PubMed ID
29445014 View in PubMed
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Efficiency of Colorectal Cancer Surveillance in Patients with Ulcerative Colitis: 38 Years' Experience in a Patient Cohort from a Defined Population Area.

https://arctichealth.org/en/permalink/ahliterature290771
Source
Scand J Surg. 2017 Jun; 106(2):133-138
Publication Type
Evaluation Studies
Journal Article
Date
Jun-2017
Author
M Rutegård
R Palmqvist
R Stenling
J Lindberg
J Rutegård
Author Affiliation
1 Department of Surgical and Perioperative Sciences, Umeå University, Umeå, Sweden.
Source
Scand J Surg. 2017 Jun; 106(2):133-138
Date
Jun-2017
Language
English
Publication Type
Evaluation Studies
Journal Article
Keywords
Adult
Aged
Cohort Studies
Colectomy - methods
Colitis, Ulcerative - epidemiology - pathology - surgery
Colonoscopy - methods
Colorectal Neoplasms - pathology - prevention & control
Databases, Factual
Early Detection of Cancer - methods
Female
Humans
Incidence
Male
Middle Aged
Precancerous Conditions - epidemiology - pathology
Retrospective Studies
Risk assessment
Survival Analysis
Sweden - epidemiology
Abstract
Ulcerative colitis increases the risk of developing colorectal cancer. Colonoscopic surveillance is recommended although there are no randomized trials evaluating the efficacy of such a strategy. This study is an update of earlier studies from an ongoing colonoscopic surveillance program.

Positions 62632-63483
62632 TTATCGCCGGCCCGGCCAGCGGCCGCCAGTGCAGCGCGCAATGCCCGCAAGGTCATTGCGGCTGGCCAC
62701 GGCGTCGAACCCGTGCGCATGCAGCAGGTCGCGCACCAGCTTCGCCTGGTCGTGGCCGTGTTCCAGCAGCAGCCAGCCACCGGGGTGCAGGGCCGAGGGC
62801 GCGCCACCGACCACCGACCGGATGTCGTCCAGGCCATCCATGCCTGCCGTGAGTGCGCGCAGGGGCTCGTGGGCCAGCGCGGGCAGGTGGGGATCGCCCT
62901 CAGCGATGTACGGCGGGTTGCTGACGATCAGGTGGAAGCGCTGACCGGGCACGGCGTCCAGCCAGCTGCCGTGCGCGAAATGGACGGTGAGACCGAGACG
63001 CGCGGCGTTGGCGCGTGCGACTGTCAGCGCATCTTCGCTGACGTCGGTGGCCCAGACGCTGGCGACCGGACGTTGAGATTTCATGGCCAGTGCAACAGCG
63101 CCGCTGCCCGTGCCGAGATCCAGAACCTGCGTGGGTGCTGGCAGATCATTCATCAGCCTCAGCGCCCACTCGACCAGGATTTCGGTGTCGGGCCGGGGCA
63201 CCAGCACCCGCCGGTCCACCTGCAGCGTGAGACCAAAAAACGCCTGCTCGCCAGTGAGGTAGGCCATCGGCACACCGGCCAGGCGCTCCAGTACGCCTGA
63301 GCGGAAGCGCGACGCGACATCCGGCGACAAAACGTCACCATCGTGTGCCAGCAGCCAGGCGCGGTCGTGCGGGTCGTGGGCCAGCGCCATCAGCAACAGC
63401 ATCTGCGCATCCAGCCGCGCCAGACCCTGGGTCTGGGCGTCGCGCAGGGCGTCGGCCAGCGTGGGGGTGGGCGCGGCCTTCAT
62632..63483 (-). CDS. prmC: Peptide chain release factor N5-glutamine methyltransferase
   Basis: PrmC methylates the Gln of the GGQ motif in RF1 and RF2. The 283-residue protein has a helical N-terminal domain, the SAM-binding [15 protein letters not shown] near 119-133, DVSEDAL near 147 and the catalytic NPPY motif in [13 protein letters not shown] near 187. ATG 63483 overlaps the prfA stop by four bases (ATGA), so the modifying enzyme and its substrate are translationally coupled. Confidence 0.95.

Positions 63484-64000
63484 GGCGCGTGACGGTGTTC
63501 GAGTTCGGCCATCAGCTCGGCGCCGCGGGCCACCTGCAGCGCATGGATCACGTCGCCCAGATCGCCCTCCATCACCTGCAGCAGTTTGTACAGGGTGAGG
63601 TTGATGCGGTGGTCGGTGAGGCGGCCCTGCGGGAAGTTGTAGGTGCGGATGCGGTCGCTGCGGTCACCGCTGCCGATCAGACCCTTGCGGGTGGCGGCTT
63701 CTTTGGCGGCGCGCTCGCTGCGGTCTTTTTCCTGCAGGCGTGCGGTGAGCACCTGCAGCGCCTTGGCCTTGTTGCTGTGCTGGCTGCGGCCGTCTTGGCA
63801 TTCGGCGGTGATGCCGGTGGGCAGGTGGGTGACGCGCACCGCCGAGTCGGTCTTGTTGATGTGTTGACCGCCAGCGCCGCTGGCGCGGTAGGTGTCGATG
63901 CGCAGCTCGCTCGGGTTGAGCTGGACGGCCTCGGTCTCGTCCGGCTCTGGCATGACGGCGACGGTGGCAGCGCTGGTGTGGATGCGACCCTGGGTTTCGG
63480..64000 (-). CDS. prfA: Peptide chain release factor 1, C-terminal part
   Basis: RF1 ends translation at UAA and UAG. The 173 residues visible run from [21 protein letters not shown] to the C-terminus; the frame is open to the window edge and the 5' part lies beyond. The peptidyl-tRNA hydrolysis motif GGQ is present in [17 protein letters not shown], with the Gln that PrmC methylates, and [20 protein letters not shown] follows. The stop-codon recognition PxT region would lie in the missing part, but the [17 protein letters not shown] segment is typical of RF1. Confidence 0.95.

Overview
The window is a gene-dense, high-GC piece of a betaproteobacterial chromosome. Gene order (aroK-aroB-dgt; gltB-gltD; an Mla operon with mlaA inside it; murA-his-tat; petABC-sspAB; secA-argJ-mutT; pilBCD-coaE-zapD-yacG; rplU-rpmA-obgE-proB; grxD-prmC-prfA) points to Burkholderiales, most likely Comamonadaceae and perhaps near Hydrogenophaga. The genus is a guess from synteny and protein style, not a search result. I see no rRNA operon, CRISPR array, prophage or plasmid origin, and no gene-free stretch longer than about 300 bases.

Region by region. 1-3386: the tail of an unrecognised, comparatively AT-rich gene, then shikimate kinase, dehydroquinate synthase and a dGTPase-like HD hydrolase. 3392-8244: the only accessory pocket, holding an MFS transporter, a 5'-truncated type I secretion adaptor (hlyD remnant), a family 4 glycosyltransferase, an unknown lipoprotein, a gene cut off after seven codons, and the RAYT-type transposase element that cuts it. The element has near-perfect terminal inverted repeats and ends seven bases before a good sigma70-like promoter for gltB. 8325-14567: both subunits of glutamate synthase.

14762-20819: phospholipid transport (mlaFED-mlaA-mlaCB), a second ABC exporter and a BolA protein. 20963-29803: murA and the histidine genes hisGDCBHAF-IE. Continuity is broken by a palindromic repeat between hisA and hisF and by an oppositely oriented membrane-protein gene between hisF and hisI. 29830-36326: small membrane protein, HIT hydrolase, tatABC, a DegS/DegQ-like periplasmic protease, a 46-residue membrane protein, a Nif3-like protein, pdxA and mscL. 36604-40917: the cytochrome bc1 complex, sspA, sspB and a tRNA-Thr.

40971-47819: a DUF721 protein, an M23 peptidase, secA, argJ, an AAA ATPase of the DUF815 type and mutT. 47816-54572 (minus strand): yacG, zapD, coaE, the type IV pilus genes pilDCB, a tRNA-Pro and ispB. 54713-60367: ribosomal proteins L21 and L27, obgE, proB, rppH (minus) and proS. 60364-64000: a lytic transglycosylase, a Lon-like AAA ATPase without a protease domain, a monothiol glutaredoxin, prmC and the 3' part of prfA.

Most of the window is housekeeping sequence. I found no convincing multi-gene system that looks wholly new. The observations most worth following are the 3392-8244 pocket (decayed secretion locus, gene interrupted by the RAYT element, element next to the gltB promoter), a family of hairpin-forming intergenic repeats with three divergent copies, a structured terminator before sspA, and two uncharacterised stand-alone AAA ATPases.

All patients with ulcerative colitis were invited to the surveillance program that started in 1977 at Örnsköldsvik Hospital, located in the northern part of Sweden. Five principal endoscopists performed the colonoscopies and harvested mucosal sampling for histopathological evaluation. Some 323 patients from the defined catchment area were studied from 1977 to 2014. At the end of the study period, 130 patients, including those operated on, had had total colitis for more than 10?years.
In total, 1481 colonoscopies were performed on 323 patients during the study period without any major complications. In all, 10 cases of colorectal cancer were diagnosed in 9 patients, of whom 1 died from colorectal cancer. The cumulative incidence of colorectal cancer was 1.4% at 10?years, 2.0% at 20?years, 3.0% at 30?years, and 9.4% at 40?years of disease duration, respectively. The standardized colorectal cancer incidence ratio was 3.01 (95% confidence interval: 1.42-5.91). Major surgery was performed on 65 patients; for 20 of these, the indication for surgery was dysplasia or colorectal cancer. Panproctocolectomy was performed in 43 patients.
This study supports that colonoscopic surveillance is a safe and effective long-term measure to detect dysplasia and progression to cancer. The low numbers of colorectal cancer-related deaths in our study suggest that early detection of neoplasia and adequate surgical intervention within a surveillance program may reduce colorectal cancer mortality in ulcerative colitis patients.
PubMed ID
27431978 View in PubMed